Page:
Taking charge of hypertension
There are ways to treat hypertension despite it being chronic and often with no identifiable cause
Hypertension is a chronic condition where the blood pressure in the arteries is higher than it should be, and it is a fairly common problem in Singapore.
Slightly less than one in four Singapore residents aged 30 to 69 have hypertension, said cardiologist Rohit Khurana from The Harley Street Heart and Cancer Centre.
The prevalence goes up among those aged 60 to 69, with more than half suffering from hypertension.
Globally, nearly one billion people are afflicted with hypertension, making it the most important healthcare burden, Dr Khurana said.
Declared by the World Health Organisation as the No. 1 killer, hypertension is expected to hit 1.5 billion people by 2025.
The consequences, if left untreated, can be severe - an increased risk of heart attack, stroke, and eye and kidney damage, said Dr Khurana.
"I have been treating blood pressure in patients for many years. Witnessing the severe consequences of high blood pressure, such as a disabling stroke or life-threatening heart failure, all too often, is what compels me to continue educating my patients," he said.
How is blood pressure measured?
Blood pressure is represented as two numbers: the pressure when the heart is pumping (systolic) and when the heart is relaxing (diastolic).
Keeping the blood pressure at normal levels - lower than 130/80 mmHg - is important for long-term good health.
What are the causes of hypertension?
For the vast majority of hypertensive patients, there is no identifiable cause.
Some have high blood pressure caused by an underlying condition. This type of high blood pressure, called secondary hypertension, tends to appear suddenly.
Various conditions and medications can lead to secondary hypertension, including:
- obstructive sleep apnea
- kidney problems
- chronic alcohol use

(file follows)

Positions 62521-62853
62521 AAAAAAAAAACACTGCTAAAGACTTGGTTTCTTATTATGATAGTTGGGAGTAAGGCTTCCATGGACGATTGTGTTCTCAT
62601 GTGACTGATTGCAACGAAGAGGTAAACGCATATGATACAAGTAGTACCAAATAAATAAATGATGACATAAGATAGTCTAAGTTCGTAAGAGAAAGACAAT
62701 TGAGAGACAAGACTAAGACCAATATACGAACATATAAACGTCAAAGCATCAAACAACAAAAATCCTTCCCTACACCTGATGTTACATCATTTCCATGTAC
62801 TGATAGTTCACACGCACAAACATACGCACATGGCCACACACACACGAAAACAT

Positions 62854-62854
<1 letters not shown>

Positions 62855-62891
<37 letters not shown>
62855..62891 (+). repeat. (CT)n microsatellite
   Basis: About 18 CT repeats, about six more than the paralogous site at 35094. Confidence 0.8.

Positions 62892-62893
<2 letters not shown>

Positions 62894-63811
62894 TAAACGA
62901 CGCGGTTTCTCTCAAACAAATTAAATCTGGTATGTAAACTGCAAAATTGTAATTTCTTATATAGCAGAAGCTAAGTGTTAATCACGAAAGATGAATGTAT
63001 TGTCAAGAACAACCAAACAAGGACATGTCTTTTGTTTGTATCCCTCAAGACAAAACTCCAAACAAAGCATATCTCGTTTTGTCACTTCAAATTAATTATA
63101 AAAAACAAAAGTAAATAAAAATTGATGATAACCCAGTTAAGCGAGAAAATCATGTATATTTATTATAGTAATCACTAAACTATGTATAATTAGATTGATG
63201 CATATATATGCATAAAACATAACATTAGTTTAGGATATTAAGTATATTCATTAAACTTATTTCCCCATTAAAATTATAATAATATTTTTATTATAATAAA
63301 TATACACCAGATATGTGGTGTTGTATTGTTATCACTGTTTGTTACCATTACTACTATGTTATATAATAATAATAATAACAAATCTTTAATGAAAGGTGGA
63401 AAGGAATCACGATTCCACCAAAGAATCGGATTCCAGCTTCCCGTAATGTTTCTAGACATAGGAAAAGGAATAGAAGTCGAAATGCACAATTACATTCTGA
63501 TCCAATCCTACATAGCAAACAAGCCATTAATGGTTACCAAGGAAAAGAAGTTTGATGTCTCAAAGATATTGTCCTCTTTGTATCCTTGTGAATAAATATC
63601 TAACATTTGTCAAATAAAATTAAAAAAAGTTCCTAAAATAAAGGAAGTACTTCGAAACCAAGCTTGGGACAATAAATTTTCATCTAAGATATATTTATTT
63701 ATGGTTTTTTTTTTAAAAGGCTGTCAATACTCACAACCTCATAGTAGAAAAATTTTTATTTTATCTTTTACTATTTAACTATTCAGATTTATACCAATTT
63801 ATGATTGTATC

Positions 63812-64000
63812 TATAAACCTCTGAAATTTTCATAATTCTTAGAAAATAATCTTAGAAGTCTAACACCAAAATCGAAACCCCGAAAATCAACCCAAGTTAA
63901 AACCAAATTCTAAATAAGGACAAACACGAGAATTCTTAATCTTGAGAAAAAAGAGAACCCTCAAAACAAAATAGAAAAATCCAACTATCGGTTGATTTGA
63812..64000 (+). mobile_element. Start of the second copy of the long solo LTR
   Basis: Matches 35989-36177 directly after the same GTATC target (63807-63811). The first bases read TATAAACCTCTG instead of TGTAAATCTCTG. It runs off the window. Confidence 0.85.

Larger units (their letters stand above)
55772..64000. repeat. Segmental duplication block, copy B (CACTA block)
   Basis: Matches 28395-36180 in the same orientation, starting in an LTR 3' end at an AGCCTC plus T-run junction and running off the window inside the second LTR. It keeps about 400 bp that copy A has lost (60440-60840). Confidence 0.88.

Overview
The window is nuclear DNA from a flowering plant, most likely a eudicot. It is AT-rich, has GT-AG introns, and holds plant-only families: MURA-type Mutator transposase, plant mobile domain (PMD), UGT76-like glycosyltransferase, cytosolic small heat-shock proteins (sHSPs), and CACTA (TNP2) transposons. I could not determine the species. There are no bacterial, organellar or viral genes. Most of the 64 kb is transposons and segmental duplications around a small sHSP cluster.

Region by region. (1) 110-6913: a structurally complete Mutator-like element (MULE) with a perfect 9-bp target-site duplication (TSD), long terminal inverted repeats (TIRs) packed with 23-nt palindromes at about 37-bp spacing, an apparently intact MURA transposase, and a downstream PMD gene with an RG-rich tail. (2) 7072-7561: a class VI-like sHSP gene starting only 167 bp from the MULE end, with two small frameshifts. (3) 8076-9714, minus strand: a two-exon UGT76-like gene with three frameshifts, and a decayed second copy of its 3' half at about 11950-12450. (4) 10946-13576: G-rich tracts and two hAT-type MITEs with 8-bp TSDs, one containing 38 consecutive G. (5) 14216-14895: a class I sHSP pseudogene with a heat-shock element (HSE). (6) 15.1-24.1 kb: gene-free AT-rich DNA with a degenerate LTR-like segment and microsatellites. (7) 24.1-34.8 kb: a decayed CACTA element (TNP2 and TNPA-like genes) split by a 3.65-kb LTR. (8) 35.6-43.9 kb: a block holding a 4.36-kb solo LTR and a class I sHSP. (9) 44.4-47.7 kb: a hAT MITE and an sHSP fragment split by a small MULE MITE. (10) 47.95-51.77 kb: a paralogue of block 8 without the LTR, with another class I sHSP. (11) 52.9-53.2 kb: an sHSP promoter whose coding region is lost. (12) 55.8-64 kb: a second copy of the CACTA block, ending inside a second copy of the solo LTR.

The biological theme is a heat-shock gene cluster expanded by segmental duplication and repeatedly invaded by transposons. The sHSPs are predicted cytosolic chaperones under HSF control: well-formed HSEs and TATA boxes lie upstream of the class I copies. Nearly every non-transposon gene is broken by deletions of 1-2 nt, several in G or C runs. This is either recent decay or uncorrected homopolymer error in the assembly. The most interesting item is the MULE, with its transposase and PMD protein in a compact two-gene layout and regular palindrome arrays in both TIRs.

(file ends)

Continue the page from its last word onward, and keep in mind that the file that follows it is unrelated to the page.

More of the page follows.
- adrenal gland tumours
- thyroid problems
- certain congenital blood vessel defects, and
- certain drugs, such as birth control pills and over-the-counter pain relievers.
What medicines work against hypertension?
The treatment of hypertension should be individualised depending on the blood pressure measurements and other medical problems.
To reduce the number of daily medication doses, a combination of low-dose medications - rather than a large dose of a single drug - is often used.
Finding the most effective medication or combination of drugs may take some refinement. The most common medications I use to treat hypertension are:
- Angiotensin-converting enzyme inhibitors or Angiotensin II receptor blockers such as Olmetec (olmesartan) which help to relax blood vessels by blocking the formation of a hormone that narrows blood vessels
- Thiazide diuretics that act on your kidneys to help the body eliminate sodium and water, reducing blood volume
- Beta blockers that reduce the workload on your heart, and
- Calcium channel blockers, such as Norvasc (amlodipine), that help relax the muscles of your blood vessels. Some slow your heart rate.
Additional medications sometimes used to treat poorly controlled hypertension include:
- Alpha blockers that reduce nerve impulses to blood vessels, reducing the effects of natural chemicals that narrow blood vessels
- Central-acting agents that prevent your brain from sending signals to your nervous system to increase your heart rate and narrow your blood vessels
- Vasodilators that work directly on the muscles in the artery walls, preventing the muscles from tightening and your arteries from narrowing, and
- Aldosterone antagonists that block the effect of a natural hormone that can lead to salt and fluid retention, which can contribute to high blood pressure.